Wednesday, July 26, 2006

 
Salary negotiation
Cheque out these tips
Eileen Ambrose

For many new college graduates, itís time to learn a skill that will serve them throughout their careersó negotiating a salary.

Yes, even those seeking entry-level jobs might be able to squeeze a little more out of a prospective employer by playing their cards right.

An improved job market favors new grads. A few years ago, grads were lucky to get any offer. Now some grads are getting more than one. And competing offers put job seekers in an even better position to negotiate, says Brian Krueger, president of CollegeGrad.com.

If you donít have a job offer yet, donít panic. But donít kick back, either. "Itís time to double-down," Krueger says. "Your full-time job is job searching."

Know your worth

The first step to negotiating is to be prepared, Krueger says. That means knowing what youíre worth even before an employer talks money.

Liberal arts majors are on the low end; engineers and technology grads on the high side. To find income figures for your field and locale, check out www.salary.com.

It doesnít hurt to ask for more pay. "The odds of getting more salary are infinitely higher if you ask than if you donít," Coleman says.

But you need a good reason why you deserve more.

"It shouldnít be, ĎI just want more,í" Coleman says.

Donít be greedy

You might be able to show that entry-level salaries in your field are higher than whatís being offered, or that those internships you did add up to yearís worth of experience, experts say. Donít be greedy.

"You walk a fine line," says Steve Schneiders, director of Sudina Search Inc. "If someone offers you 45,000 and you say, `Iíd like to have 48,000,í thatís reasonable. If someone offers 45,000 and you ask for 60,000, youíre out of line."

Donít overlook the value of benefits. One companyís perks might be rich enough that youíre better off there than at another job that pays more.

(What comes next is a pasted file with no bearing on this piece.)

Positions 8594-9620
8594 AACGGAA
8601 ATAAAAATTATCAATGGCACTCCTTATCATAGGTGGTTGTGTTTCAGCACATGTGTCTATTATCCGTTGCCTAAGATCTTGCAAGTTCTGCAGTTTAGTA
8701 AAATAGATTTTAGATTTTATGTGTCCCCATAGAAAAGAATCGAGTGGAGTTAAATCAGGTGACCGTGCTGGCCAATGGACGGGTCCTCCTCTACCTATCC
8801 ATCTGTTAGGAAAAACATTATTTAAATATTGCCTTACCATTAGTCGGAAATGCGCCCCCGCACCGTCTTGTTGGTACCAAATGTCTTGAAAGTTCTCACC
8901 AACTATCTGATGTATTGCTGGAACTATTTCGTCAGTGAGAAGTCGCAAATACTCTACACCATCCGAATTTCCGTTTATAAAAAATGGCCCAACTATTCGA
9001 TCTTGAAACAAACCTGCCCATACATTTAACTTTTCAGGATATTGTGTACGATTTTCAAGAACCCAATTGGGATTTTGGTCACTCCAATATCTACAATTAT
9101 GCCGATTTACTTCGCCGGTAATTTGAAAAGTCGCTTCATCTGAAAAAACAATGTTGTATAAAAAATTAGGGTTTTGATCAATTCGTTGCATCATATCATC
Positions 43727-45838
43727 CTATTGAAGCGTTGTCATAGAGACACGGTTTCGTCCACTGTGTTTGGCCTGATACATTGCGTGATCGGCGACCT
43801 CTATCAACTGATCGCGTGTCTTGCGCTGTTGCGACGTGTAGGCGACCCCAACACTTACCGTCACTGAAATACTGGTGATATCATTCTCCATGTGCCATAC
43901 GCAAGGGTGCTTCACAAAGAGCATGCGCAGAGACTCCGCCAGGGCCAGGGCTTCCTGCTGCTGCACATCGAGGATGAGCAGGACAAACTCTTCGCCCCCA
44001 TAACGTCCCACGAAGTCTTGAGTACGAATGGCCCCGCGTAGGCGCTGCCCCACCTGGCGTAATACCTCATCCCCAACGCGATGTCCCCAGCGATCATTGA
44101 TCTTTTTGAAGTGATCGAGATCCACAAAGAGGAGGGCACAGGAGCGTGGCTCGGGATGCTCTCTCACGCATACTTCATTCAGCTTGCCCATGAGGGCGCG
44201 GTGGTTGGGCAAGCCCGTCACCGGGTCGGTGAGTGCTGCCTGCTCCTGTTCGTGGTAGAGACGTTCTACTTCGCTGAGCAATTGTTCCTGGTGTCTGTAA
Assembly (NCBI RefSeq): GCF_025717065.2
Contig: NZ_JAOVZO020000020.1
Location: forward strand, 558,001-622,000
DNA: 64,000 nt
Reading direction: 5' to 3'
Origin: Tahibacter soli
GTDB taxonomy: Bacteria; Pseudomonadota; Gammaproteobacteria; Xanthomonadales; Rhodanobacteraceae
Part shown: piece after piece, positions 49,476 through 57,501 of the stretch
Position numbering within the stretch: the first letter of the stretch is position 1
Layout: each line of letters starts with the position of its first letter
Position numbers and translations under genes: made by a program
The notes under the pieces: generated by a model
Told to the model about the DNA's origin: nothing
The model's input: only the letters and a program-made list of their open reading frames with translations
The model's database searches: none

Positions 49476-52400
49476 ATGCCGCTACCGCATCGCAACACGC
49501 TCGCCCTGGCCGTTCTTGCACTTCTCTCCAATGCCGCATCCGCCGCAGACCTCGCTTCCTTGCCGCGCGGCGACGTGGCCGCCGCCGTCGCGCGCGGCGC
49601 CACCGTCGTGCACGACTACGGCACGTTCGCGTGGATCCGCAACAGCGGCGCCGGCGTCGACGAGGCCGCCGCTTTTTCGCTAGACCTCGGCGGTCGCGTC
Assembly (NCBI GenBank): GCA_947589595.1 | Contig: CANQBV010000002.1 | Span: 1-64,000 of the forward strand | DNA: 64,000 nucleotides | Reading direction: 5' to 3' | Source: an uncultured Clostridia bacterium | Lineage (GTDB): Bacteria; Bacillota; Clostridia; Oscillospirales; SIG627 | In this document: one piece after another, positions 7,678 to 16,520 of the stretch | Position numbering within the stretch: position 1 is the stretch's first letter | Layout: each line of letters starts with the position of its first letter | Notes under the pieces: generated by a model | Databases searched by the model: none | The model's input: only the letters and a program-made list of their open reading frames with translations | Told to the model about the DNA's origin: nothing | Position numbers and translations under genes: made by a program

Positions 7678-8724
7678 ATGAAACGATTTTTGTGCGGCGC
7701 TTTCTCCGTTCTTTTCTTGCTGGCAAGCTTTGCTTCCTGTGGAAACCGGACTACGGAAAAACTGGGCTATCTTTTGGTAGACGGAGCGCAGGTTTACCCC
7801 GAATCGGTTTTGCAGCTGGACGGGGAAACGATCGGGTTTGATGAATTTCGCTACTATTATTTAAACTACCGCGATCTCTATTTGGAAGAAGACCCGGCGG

Some benefits are more meaningful to young adults than others, too. A generous 401(k) match from an employer is like money in the bank for young workers, Coleman says. Term life insurance, though, is less valuable for young adults with no one dependent on their income. Prospective employers that canít budge on salary might negotiate extra perks, like additional vacation days, experts say.

Of course, a job is more than just the money, particularly the first job out of college. The skills and connections youíll pick up at a company can be priceless.

"What youíre doing is building the foundation of your career," Coleman says. "What is important is what you are going to learn, who are you going to know and what you get to put on your resume when itís time to move on."

LA Times-Washington Post

How to manage the manager

William Krug, a professor of organisational leadership, says that though each type of boss has good and bad points, there are three strategies employees should use when dealing with an angry, difficult boss:

n Make sure you are accurate. If you say something inaccurate, it gives a boss ammunition, even if the way the boss is treating you is wrong.

n Always document. "Presenting facts is a great way to circumvent the emotional thought process that often goes on between boss and employee," he says. "Documentation has been made easier with e-mail because it gives you a clear trail of what happened, when it happened and what action was taken, which can help prove you are not at fault."

n In a dispute, allow your boss to be the decision-maker. Offer a few options to defuse the situation. Your boss can then choose among those and feel as if he or she is in control, he says. Offering options also shows you are doing some thinking. Thatís always good.

ó Amy Joyce
LA Times-Washington Post